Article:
Hope Comes Home
Two years ago, Joel was a teen with a hot head. Today he thanks Communities In Schools for helping him overcome dispiriting obstacles and achieve academic success.
It’s lunch time at the childcare center next door to Live Oak Academy, and Joel Garcia is playing peek-a-boo with his one-year-old daughter, Hallenna. Between classes and a part-time job, the graduating high school senior is working equally hard to be hands-on for story time and daily meals, and to be a presence in her life.
This joyful snapshot could not have been taken two years ago. Back then, Joel was a teen with a hot head — prone to punching walls, overwhelmed with stress and at risk of becoming a dropout. Today he thanks Communities In Schools of Central Texas for helping him overcome dispiriting obstacles and achieve academic success.
“I was on a bad road before Communities In Schools. I didn’t think I was going to live to 25,” said Joel, who struggled with anger management. “I never thought I was going to graduate, and I actually am. I have a smile on my face all the time now.”
By the time Joel transferred to Live Oak in 2010, the photo album of his life was loaded with undesirable images. Tension between Joel and his stepfather made home feel like a combat zone. He was in a contentious relationship with the mother of his unborn child. Searching to feel like he belonged somewhere, anywhere, Joel felt the pull to become a gang member. Add in poor grades and frequent run-ins with teachers, and life at school was just as unpleasant.
“I think if he had continued on the same track, and continued taking out his aggressions the way that he did, he might have been expelled,” said Erica Gallardo, the Communities In Schools site coordinator at Live Oak.
Bogged down by so many burdens, dropping out and getting a job to support his family seemed the only choice to Joel. Then, in March 2011, Joel was referred to Gallardo, who is also a social worker. Joel started attending one-on-one counseling sessions, though initially he needed coaxing to open up.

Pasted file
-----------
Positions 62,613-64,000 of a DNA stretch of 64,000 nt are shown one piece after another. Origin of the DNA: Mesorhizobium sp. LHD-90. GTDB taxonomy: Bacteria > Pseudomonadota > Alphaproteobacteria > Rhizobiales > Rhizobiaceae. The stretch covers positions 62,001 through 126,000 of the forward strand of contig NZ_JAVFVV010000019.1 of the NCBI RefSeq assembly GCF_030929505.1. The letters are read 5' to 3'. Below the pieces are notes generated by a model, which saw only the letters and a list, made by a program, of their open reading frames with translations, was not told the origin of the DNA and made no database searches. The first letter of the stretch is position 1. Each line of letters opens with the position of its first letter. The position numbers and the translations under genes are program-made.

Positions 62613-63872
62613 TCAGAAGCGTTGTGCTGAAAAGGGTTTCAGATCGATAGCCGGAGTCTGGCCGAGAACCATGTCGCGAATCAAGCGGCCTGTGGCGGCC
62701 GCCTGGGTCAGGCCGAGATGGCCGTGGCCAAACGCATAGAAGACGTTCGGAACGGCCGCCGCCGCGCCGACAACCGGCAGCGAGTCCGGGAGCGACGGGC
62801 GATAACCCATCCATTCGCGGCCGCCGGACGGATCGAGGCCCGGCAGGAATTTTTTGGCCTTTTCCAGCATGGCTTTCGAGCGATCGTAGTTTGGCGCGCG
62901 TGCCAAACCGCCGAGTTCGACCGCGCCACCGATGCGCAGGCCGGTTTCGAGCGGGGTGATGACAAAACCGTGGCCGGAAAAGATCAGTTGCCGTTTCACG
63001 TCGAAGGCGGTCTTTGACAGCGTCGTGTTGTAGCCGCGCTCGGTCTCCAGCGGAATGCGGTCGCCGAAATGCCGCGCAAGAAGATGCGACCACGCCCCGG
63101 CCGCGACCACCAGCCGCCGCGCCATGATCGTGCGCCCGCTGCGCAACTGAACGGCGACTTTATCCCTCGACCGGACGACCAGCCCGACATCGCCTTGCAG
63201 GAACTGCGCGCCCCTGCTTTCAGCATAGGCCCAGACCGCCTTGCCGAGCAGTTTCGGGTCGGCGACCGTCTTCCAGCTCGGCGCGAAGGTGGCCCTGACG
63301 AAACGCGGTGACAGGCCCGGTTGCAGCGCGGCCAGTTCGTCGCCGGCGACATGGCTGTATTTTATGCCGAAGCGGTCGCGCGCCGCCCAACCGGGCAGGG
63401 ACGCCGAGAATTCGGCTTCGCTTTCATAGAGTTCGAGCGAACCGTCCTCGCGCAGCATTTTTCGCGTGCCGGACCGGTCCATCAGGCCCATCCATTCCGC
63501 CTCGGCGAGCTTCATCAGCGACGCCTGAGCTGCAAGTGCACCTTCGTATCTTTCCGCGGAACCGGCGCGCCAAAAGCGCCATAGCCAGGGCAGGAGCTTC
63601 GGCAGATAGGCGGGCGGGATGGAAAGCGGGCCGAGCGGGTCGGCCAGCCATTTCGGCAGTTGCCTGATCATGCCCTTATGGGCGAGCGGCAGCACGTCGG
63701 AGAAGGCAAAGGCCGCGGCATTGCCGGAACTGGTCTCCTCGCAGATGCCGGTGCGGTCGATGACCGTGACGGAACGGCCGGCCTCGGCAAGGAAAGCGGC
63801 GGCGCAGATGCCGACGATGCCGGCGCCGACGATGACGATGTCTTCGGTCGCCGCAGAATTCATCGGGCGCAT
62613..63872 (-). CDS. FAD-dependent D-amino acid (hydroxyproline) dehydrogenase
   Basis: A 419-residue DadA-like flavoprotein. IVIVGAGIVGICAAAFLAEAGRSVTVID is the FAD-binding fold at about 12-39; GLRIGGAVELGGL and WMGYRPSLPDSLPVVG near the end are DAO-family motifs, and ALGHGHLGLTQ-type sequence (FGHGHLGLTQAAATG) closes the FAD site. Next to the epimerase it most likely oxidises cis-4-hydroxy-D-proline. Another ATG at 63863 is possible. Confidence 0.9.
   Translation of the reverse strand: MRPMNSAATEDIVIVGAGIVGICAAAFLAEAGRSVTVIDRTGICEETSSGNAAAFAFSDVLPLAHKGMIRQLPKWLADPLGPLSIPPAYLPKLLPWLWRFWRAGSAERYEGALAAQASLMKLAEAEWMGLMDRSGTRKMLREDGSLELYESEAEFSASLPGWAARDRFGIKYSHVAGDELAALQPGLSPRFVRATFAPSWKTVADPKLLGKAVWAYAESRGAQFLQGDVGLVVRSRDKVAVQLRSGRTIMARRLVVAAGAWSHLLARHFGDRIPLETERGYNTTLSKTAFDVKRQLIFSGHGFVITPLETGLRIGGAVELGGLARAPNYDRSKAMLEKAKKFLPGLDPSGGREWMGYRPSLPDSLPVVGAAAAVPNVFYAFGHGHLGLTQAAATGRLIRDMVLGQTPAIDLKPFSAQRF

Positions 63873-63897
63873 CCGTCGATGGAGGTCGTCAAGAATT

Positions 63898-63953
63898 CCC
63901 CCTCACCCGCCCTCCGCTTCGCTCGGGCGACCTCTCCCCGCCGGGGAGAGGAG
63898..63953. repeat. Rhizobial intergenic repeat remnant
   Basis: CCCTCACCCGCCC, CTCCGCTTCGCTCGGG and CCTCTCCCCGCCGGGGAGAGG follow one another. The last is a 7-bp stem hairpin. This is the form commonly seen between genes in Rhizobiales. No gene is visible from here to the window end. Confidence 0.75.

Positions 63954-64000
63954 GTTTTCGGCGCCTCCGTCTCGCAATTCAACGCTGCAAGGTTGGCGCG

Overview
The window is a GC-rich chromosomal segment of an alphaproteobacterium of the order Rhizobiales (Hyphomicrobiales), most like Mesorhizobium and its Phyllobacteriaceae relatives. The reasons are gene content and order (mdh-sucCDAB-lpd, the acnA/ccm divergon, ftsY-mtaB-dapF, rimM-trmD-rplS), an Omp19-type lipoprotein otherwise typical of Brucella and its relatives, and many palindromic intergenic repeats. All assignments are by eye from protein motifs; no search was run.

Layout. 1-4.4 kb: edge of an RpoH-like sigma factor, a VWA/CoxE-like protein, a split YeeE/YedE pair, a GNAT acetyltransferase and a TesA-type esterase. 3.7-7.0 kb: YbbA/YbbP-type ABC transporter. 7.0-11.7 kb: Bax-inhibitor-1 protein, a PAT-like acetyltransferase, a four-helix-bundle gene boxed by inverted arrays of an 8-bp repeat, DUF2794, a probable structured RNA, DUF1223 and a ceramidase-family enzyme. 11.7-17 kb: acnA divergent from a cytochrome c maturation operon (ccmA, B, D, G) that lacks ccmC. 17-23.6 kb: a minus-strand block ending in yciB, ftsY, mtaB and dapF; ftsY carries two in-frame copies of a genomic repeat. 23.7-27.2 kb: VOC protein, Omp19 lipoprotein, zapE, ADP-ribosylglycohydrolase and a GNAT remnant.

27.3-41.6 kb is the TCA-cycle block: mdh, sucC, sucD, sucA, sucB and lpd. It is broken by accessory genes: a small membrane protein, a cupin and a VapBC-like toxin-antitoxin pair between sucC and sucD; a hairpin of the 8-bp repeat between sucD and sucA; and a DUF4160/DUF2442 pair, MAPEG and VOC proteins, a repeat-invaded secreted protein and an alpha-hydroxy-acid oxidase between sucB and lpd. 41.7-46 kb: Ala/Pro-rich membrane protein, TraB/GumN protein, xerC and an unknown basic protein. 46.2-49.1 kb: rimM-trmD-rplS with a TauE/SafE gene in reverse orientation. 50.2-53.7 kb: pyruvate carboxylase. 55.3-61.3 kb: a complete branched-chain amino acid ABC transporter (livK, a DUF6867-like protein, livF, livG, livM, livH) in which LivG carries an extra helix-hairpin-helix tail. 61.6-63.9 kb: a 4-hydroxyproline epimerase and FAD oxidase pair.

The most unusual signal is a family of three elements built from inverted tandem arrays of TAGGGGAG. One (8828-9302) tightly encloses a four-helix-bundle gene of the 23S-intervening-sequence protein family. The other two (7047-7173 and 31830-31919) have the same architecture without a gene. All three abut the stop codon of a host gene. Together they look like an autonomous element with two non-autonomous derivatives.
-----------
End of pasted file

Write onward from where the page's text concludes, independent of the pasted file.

“I came in with trust issues,” said Joel, whose father had been in prison and absent for most of his childhood. “Then I realized that someone actually wanted to hear my story and help me out. I never had that before.”
With Gallardo, Joel learned how to identify his anger triggers, and to focus on breathing and listening to music as techniques to cope. He realized dropping out would squash his dream of joining the military. Gallardo helped Joel set new goals, meet with a military recruiter and apply for college. Weekly meetings with the Communities In Schools Chillin’ Group provided more support around his anger management. Within four months, Gallardo began to notice a different Joel, one who today, at 17, feels optimistic, advises other young men he sees struggling with similar issues and is flourishing.
The weight of despair has been lifted, and in its place hope has found a home.
Instead of acting out in class, Joel participated. Instead of confronting his teachers, he asked them for help with assignments. Joel’s grades improved, and with the flexible course system offered at the nontraditional school, he earned credits quickly to make an on-time graduation. He ended the relationship with his girlfriend though he continues to co-parent his daughter with her. And although he was later put out of his home because of his behavior, Joel currently is living with a friend in a stable environment. In January, at Gallardo’s recommendation, Joel was appointed president of a high school chapter of the Hip Hop Congress. The Texas affiliate’s partner program aims to provide youth with opportunities to make change through service projects.
“Joel is a natural leader,” said Jesse Silva, a member of the advisory board
of the Hip Hop Congress at Texas State University. “He avidly looks for input from members and keeps everyone involved. I think this is a young man with a promising future.”
When asked about graduation, Joel barely can contain his pride about graduating on time. He is enrolled in Austin Community College and waiting to hear from Texas State. He plans to major in business — then, with his bachelor’s degree, enlist in the military.
Communities In Schools’ targeted interventions helped remove the barriers that blocked Joel from achieving his potential, and now he is on course to reach his life’s goal.
“I have seen him grow and mature almost overnight,” said Gallardo, who is also proud. “He has made great strides just within the past year. To see him as an involved teen dad who is setting and accomplishing his goals is awesome. He knows what he wants, what it takes to get there and is willing to put in the work. He has so many positives in his life now.”
And that includes a picture of a brighter future for himself and his daughter.
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